Indirect impacts of weather, weather variability, and climate changes on cardiovascular disease are many and varied. Associations between air quality, especially ozone and particulate burdens, and cardiovascular disease appear to be modified by weather and climate. Nutrition is the sum of the processes by which humans and other living organisms take in food and use it for growth and nourishment. Along with clean air, water, and shelter, nutritious food is a basic necessity of life. Failure to obtain sufficient calories and an adequate mixture of macronutrients (calories, fat, proteins, and carbohydrates), micronutrients (vitamins, minerals) and other bioactive components of food can result in illness and death.
Indirectly, there is potential for harm from undernutrition or even famine resulting from damage to agricultural crops and related trade, economic, and social instability; diversion of staple crops for use in biofuels (corn for ethanol or other biofuels); changes in agricultural practices including those intended to mitigate or adapt to climate change; impaired ability to grow crops due to changing environmental conditions and water availability; and reduced availability and nutritional quality of protein from fisheries, aquaculture, and other marine-based foods.
Drought has been shown to encourage crop pests such as aphids, locusts, and whiteflies, as well as the spread of the mold Aspergillus flavus that produces aflatoxin, a substance that may contribute to the development of liver cancer in people who eat contaminated corn and nuts. The health outcomes of prolonged heat exposure include heat exhaustion, heat cramps, heat stroke, and death. Vectorborne and zoonotic diseases (VBZD) are infectious diseases whose transmission cycles involve animal hosts or vectors.
Climate is one of several factors that influence the distribution of vectorborne and zoonotic diseases (VBZD) such as Lyme disease, Hantavirus, West Nile virus, and malaria. There is substantial concern that climate change will make certain environments more suitable for some VBZD, worsening their already significant global burden and potentially reintroducing some diseases into geographic areas where they had been previously eradicated. Waterborne diseases are caused by a wide variety of pathogenic microorganisms, bio-toxins, and toxic contaminants found in the water we drink, clean with, play in, and are exposed to through other less direct pathways such as cooling systems. Climate change is expected to raise overall temperature distribution and contribute to an increase in the frequency of extreme heat events, or heat waves. Temperature, particularly temperature extremes, is associated with a wide range of health impacts.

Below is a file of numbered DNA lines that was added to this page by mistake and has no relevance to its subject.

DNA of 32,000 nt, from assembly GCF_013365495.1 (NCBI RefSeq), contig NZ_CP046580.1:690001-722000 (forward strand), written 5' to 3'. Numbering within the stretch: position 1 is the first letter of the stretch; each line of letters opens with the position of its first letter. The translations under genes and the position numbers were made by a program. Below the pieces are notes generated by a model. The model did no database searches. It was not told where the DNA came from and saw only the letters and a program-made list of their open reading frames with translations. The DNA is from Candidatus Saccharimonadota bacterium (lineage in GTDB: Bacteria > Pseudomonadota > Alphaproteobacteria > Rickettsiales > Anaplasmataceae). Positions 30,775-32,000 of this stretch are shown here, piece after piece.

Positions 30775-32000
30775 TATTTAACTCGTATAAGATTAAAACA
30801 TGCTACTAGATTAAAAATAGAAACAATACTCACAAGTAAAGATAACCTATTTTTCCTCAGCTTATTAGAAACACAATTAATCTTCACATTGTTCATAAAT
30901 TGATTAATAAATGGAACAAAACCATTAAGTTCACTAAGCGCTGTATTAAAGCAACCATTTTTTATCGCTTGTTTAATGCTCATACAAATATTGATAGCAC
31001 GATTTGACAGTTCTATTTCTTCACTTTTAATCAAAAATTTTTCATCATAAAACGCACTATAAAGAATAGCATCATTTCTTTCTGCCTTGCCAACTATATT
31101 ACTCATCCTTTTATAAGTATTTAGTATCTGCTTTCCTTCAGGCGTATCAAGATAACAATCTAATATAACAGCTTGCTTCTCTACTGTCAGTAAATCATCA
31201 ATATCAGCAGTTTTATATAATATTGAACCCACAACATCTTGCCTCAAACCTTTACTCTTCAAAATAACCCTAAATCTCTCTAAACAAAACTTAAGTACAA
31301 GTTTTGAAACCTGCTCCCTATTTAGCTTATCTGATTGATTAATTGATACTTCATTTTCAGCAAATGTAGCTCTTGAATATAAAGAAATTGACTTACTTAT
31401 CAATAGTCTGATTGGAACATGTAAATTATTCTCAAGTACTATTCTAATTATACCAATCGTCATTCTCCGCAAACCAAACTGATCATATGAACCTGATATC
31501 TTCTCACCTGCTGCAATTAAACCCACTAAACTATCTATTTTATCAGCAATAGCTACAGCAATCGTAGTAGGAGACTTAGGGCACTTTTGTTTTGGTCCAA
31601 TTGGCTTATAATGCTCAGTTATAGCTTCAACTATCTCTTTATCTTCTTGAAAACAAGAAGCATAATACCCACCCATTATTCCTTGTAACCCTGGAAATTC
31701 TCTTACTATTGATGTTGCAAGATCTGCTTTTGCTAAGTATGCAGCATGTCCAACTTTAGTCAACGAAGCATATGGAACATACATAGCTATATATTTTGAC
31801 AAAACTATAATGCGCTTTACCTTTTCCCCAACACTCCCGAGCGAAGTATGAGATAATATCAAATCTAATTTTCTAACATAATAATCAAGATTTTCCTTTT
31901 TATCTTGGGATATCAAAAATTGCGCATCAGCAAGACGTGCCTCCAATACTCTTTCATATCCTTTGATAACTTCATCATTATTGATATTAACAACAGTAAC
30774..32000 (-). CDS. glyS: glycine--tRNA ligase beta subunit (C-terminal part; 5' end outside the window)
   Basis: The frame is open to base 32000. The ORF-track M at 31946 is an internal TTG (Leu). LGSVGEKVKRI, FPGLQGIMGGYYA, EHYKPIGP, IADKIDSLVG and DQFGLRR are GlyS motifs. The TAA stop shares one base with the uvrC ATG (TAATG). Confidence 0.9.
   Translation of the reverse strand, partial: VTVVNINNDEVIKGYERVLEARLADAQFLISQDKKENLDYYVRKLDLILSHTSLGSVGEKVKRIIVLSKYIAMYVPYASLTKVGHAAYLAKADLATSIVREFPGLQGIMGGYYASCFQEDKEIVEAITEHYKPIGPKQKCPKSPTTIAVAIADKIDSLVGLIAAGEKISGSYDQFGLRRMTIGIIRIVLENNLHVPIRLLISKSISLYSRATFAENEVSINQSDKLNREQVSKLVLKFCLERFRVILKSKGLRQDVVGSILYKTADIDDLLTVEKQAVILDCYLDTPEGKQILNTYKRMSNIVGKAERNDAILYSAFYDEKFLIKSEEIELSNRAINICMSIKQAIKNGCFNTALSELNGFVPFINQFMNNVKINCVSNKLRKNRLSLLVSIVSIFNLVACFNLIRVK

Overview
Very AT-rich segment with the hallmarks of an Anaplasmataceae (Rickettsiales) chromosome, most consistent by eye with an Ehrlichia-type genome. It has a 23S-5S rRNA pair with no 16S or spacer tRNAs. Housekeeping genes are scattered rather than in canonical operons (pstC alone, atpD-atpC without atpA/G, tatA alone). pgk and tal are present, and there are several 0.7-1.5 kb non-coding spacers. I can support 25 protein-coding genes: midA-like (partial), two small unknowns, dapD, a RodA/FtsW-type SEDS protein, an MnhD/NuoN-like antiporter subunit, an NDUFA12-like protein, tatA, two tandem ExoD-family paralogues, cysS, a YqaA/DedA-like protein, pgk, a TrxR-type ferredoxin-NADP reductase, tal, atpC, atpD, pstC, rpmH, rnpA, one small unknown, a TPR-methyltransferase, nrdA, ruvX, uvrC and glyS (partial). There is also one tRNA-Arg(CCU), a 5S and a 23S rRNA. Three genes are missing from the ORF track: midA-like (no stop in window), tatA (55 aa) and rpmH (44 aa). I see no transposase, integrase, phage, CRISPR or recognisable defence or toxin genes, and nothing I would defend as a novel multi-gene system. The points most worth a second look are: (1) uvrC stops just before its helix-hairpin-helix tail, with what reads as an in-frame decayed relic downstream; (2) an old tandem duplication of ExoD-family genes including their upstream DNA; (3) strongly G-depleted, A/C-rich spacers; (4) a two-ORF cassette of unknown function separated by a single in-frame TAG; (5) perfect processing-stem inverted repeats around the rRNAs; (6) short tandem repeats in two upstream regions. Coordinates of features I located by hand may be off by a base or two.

It is essential that people should invest in their own health to mitigate the health impacts and consequences of climate change by taking the following actions:
  1. Endeavour to plant a tree around your vicinity to improve afforestation
  2. Avoid use of substances that produce bio-fuels and gasses as much as possible like charcoals, fire wood etc.
  3. Avoid indiscriminate burning of materials (e.g. old used tyres) that releases toxic gases to the atmosphere to preserve the ozone layer
  4. Avoid indiscriminate and unauthorized bush burning which usually releases toxic gases that damages the ozone layer.
  5. Avoid unauthorized tree cutting (deforestation)
  6. Avoid illegal mining of petroleum products and other resources that causes chemical spillage and poisoning
There is abundant evidence that human activities are altering the earth’s climate and that climate change will have significant health impacts both domestically and globally. Some degree of climate change is unavoidable, and we must adapt to its associated health effects; however, aggressive mitigation actions can significantly blunt the worst of the expected exposures.